On Inauguration Day, O’Donovan’s prayer will not only mark a long friendship and connection to one of the most tragic events in Biden’s life. It will be a statement of the new president’s continued association with his Catholic roots. Biden has often spoken of his faith as “comfort” at a time of tragedy and suffering during the loss of his own family members. And that seems especially important for a president who takes office at a time that for many Americans is marked by suffering and grief.
Rev. New Year’s Eve Beaman’s blessing is a reminder that much remains to be done
O’Donovan’s invocation – traditionally a prayer asking for help – – I will likely ask God’s blessings on the ceremony and Biden before the new president vows to uphold the constitution. After the ceremony, Rev. Silvester Beaman will offer a blessing prayer or blessing to those gathered.
Beaman was born in Niagara Falls, New York and is a graduate of Wilberforce University, the first private, historically black university owned and operated by African Americans. Wilberforce is affiliated with the African Methodist episcopal denomination, as is Beaman’s Bethel AME, a predominantly black church in Wilmington, Delaware. (Biden’s primary residence is in Greenville, a suburb of Wilmington.)
Biden and Beaman met in 1993 after Beaman acquired Bethel. Biden attended a community event held by Beaman and introduced himself to the new pastor, and the two men became friends. Beaman traveled with Biden occasionally during his previous presidential campaigns and became a friend of the entire Biden family, particularly Beau.
Beaman told NBC News that while Beau Biden was the Attorney General of Delaware, he has found a partner in his work. “Beau and I became kindred spirits,” Beaman said. “We became good friends in the trenches dealing with social issues in Wilmington and the state.” He also attended Beau’s 2015 memorial service.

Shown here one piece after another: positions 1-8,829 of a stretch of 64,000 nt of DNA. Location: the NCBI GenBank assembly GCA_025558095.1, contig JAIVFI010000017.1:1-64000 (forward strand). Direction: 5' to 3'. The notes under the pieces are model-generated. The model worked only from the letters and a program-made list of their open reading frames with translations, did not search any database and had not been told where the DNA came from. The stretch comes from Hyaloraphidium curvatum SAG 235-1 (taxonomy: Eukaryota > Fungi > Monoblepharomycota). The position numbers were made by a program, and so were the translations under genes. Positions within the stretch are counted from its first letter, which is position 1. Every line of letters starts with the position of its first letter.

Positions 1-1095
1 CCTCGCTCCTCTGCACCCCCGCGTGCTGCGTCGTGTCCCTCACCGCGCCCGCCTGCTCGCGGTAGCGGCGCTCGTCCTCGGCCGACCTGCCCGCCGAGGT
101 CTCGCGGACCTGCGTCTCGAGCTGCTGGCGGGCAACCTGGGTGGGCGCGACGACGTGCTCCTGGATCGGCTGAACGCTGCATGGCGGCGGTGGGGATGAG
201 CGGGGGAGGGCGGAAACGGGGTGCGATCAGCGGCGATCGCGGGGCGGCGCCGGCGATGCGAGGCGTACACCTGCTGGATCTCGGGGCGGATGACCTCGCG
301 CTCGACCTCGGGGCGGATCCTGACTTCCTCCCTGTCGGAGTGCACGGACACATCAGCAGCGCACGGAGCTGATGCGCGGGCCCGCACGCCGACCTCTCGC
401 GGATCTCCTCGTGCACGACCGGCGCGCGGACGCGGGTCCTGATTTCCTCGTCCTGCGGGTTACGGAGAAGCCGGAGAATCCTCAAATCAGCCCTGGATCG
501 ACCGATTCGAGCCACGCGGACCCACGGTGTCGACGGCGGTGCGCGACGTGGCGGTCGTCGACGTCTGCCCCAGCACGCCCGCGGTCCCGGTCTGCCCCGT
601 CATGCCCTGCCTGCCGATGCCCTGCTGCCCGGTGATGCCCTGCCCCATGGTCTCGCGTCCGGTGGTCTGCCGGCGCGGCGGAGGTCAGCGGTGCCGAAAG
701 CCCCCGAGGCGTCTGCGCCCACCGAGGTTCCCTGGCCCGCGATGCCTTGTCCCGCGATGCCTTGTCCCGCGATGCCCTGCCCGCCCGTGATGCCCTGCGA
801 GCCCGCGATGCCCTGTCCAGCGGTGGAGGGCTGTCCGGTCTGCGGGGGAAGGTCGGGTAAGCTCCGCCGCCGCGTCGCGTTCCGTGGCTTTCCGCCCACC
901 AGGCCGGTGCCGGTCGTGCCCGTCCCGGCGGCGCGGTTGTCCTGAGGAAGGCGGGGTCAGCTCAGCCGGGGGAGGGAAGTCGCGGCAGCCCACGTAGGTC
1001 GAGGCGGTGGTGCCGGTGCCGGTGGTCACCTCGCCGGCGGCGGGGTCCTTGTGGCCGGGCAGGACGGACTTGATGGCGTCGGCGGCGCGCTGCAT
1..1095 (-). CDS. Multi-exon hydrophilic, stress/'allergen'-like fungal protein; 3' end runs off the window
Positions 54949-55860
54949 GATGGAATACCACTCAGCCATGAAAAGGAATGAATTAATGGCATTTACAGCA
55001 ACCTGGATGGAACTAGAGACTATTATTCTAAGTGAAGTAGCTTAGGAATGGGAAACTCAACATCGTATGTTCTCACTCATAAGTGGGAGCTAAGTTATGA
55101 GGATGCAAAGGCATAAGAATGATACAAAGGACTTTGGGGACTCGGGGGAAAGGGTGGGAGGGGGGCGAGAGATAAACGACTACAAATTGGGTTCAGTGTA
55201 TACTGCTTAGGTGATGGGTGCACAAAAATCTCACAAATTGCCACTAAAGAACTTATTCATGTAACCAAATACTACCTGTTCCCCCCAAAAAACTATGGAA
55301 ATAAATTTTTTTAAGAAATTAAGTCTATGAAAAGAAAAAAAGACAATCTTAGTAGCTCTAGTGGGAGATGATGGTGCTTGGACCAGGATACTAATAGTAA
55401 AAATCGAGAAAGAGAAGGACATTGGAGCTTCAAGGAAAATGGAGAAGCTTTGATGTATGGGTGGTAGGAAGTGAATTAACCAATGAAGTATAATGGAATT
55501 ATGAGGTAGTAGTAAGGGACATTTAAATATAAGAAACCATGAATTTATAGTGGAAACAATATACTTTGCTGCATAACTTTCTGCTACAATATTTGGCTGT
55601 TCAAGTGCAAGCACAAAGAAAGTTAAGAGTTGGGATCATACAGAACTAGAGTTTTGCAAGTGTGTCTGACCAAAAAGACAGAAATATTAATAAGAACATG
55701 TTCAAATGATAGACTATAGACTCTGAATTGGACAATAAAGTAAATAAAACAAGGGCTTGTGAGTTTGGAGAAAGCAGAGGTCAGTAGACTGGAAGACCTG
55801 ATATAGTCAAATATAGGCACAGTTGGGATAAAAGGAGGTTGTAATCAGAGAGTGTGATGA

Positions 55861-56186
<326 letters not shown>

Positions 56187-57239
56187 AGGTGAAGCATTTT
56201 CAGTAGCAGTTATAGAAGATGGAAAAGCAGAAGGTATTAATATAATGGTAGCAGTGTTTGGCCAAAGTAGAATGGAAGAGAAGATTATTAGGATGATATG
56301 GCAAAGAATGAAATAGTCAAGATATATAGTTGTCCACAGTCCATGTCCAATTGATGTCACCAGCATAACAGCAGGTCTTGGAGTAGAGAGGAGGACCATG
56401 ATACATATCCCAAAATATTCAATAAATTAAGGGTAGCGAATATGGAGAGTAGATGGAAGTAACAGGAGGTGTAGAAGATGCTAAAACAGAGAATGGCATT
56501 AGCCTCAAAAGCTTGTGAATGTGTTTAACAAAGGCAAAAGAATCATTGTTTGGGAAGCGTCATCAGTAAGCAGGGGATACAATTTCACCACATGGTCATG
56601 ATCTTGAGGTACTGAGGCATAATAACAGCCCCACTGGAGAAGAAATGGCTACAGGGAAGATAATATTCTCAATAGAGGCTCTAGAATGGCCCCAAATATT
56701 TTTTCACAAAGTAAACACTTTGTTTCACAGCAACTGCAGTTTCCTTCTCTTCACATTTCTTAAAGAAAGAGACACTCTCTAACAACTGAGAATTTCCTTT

Biden prays in Bethel AME on June 1st, 2020. Jim Watson / AFP via Getty Images
On June 1, 2020, amid national unrest and protests against racism and police violence following the death of George Floyd, who cut his public appearances sharply due to the coronavirus pandemic, Biden met with 15 black community leaders for a meeting at the sanctuary in Bethel . He vowed to deal with institutional racism and to establish a police oversight agency during his first 100 days in office if elected. “The vice president came to hear from us,” Beaman said before the group prayed. “That’s a homeboy.”
The June 1 meeting at Beaman’s church became the fodder for three misleading and racist Trump campaign ads using footage of Biden kneeling in front of Beaman and other black leaders in the church shrine. In an advertisement published in June, images of violent protests were superimposed on the video, blurring the church context and one narrator saying, “Antifa is destroying our communities. Revolt. Plunder. But Joe Biden kneels down. ”
In August, the footage was digitally altered to create the impression that Biden was alone in an ad intended to imply that the former Vice President was crouched in fear and defeated after all but abandoning the campaign.
In September the footage reappeared, this time in slow motion and with the black guides visible. The words “Stop Joe Biden and his rioters” followed the footage, and audio from Vice President Mike Pence said, “You won’t be safe in Joe Biden’s America.” Beaman told the Religion News Service that the ad was “openly racist,” an “attack on the African American Church.” Beaman, along with other AME leaders, signed a letter denouncing the complaint and called on federal law enforcement agencies to investigate it, as it “could spark violence and promote racial tension that puts people of color at risk devices”.
On Wednesday, the blessing from Beaman – a friend and confidante for nearly 30 years – will signal a pledge to be linked to the concerns of the black communities, which will be of great importance if Biden takes on the role of president at this moment.
And Beaman is aware of the stakes: “I’m going to be standing in front of a building that slaves have built and I’m going to stand on a dais that a mob has desecrated,” he told NBC News. “The last word on that day will be the voice of God. I ask God to use me to channel his last grace on this opportunity and speak to the moment. And it’s an honor to do so. “